Modeling students’ instrumental (mis-) use of substances to enhance cognitive performance : neuroenhancement in the light of job demands-resources theory

Saved in:
Bibliographic Details
Title translated into German:Modellierung der instrumentellen (Fehl-) Anwendung von Substanzen durch Studierende zur Verbesserung der kognitiven Leistungsfähigkeit : Neuroenhancement im Lichte der Arbeitstätigkeit-Anforderungen-Ressourcen-Theorie
Author:Wolff, Wanja; Brand, Ralf; Baumgarten, Franz; Lösel, Johanna; Ziegler, Matthias
Published in:BioPsychoSocial medicine
Published:8 (2014), 1, Art.-ID 12; [11 S.], Lit.
Format: Publications (Database SPOLIT)
Publication Type: Journal article
Media type: Electronic resource (online)
Language:English
ISSN:1751-0759
Keywords:
Online Access:
Identification number:PU201710008806
Source:BISp
TY  - JOUR
AU  - Wolff, Wanja
A2  - Wolff, Wanja
A2  - Brand, Ralf
A2  - Baumgarten, Franz
A2  - Lösel, Johanna
A2  - Ziegler, Matthias
DB  - BISp
DP  - BISp
KW  - Doping
KW  - Dopingbekämpfung
KW  - Dopingprävention
KW  - Drogenmissbrauch
KW  - Einstellung
KW  - Einstellung, innere
KW  - Hirndoping
KW  - Kognition
KW  - Leistung, kognitive
KW  - Leistungsfähigkeit, geistige
KW  - Leistungssteigerung
KW  - Medikamentenmissbrauch
KW  - Missbrauch
KW  - Modellierung
KW  - Psychologie
KW  - Student
KW  - Verhaltenspsychologie
LA  - eng
TI  - Modeling students’ instrumental (mis-) use of substances to enhance cognitive performance : neuroenhancement in the light of job demands-resources theory
TT  - Modellierung der instrumentellen (Fehl-) Anwendung von Substanzen durch Studierende zur Verbesserung der kognitiven Leistungsfähigkeit : Neuroenhancement im Lichte der Arbeitstätigkeit-Anforderungen-Ressourcen-Theorie
PY  - 2014
N2  - Background: Healthy university students have been shown to use psychoactive substances, expecting them to be functional means for enhancing their cognitive capacity, sometimes over and above an essentially proficient level. This behavior called Neuroenhancement (NE) has not yet been integrated into a behavioral theory that is able to predict performance. Job Demands Resources (JD-R) Theory for example assumes that strain (e.g. burnout) will occur and influence performance when job demands are high and job resources are limited at the same time. The aim of this study is to investigate whether or not university students’ self-reported NE can be integrated into JD-R Theory’s comprehensive approach to psychological health and performance. Methods: 1,007 students (23.56 ± 3.83 years old, 637 female) participated in an online survey. Lifestyle drug, prescription drug, and illicit substance NE together with the complete set of JD-R variables (demands, burnout, resources, motivation, and performance) were measured. Path models were used in order to test our data’s fit to hypothesized main effects and interactions. Results: JD-R Theory could successfully be applied to describe the situation of university students. NE was mainly associated with the JD-R Theory’s health impairment process: Lifestyle drug NE (p < .05) as well as prescription drug NE (p < .001) is associated with higher burnout scores, and lifestyle drug NE aggravates the study demands-burnout interaction. In addition, prescription drug NE mitigates the protective influence of resources on burnout and on motivation. Conclusion: According to our results, the uninformed trying of NE (i.e., without medical supervision) might result in strain. Increased strain is related to decreased performance. From a public health perspective, intervention strategies should address these costs of non-supervised NE. With regard to future research we propose to model NE as a means to reach an end (i.e. performance enhancement) rather than a target behavior itself. This is necessary to provide a deeper understanding of the behavioral roots and consequences of the phenomenon.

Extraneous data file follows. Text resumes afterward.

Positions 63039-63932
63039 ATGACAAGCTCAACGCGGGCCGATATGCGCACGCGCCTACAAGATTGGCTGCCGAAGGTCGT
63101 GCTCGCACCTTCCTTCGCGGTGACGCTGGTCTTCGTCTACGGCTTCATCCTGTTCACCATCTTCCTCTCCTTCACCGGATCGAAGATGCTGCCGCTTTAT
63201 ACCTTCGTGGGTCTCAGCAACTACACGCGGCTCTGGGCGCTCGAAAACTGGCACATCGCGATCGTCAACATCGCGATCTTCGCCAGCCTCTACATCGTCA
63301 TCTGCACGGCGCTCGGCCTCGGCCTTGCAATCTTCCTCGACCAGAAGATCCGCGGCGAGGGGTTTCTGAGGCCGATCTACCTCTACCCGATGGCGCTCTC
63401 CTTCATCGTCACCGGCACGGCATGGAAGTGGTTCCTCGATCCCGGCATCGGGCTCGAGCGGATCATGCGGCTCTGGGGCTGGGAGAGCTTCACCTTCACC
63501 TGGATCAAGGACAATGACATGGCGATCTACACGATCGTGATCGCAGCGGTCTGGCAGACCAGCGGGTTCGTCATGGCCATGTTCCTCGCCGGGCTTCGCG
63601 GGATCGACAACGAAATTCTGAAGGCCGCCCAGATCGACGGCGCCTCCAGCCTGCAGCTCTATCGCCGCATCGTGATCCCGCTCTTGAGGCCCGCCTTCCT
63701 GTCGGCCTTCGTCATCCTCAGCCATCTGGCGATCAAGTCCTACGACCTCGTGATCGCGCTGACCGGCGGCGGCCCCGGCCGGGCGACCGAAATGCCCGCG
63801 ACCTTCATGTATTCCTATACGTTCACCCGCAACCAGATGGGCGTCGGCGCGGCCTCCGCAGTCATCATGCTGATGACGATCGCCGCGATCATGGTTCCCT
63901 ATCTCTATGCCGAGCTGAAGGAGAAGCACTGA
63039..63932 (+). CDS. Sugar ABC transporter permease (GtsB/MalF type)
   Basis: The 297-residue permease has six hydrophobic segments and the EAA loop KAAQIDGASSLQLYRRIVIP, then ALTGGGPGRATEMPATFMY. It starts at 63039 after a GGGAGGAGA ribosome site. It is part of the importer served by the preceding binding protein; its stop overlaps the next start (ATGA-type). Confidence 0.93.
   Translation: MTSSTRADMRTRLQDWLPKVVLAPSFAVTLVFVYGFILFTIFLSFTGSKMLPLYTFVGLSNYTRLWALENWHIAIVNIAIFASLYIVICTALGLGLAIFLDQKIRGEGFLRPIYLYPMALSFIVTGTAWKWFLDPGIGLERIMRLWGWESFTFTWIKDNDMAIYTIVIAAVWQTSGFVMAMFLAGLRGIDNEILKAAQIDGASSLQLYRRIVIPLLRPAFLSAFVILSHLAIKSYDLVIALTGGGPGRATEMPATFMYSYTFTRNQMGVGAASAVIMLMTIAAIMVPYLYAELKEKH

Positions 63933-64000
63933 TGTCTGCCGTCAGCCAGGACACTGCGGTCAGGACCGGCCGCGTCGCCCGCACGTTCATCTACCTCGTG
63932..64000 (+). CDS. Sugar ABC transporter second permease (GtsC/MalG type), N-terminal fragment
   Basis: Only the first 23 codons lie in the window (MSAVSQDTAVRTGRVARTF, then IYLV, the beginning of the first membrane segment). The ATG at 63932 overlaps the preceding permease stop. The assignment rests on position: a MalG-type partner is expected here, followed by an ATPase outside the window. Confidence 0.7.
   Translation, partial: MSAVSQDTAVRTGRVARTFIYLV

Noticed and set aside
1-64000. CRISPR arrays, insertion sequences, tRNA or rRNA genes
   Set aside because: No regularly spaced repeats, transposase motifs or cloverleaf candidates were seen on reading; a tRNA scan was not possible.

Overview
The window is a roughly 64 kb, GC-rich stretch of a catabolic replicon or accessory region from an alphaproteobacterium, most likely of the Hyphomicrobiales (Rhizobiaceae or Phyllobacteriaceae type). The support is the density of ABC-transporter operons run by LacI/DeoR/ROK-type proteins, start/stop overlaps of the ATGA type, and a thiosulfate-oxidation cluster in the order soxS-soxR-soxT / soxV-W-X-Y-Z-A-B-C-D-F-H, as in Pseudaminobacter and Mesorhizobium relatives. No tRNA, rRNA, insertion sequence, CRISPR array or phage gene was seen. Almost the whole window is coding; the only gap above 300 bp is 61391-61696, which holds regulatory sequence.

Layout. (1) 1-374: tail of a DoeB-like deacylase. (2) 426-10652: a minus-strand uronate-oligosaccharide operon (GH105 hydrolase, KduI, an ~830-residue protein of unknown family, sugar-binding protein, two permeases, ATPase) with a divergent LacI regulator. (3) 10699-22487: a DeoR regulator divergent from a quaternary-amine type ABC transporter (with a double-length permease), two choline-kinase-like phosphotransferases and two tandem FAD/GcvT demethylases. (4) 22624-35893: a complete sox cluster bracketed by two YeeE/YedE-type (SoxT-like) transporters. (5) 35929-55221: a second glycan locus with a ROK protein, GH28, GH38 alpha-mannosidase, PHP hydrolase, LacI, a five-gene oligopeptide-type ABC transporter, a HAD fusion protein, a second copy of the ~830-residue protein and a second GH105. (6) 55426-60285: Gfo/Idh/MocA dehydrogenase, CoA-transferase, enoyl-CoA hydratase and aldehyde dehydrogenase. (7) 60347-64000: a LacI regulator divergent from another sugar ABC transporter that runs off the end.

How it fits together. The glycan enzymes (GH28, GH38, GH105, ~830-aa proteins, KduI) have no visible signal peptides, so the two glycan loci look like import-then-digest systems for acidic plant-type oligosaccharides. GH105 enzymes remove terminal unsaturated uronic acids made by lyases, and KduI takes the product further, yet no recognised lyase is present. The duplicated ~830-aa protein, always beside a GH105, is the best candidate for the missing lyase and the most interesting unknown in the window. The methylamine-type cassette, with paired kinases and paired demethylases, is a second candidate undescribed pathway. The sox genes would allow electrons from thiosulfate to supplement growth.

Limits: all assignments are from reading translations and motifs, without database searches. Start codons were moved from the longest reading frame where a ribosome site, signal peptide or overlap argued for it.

L2  - https://dx.doi.org/10.1186/1751-0759-8-12
L2  - https://bpsmedicine.biomedcentral.com/articles/10.1186/1751-0759-8-12
L2  - https://bpsmedicine.biomedcentral.com/track/pdf/10.1186/1751-0759-8-12?site=bpsmedicine.biomedcentral.com
DO  - 10.1186/1751-0759-8-12
SP  - Art.-ID 12; [11 S.]
SN  - 1751-0759
JO  - BioPsychoSocial medicine
IS  - 1
VL  - 8
M3  - Elektronische Ressource (online)
ID  - PU201710008806
ER  -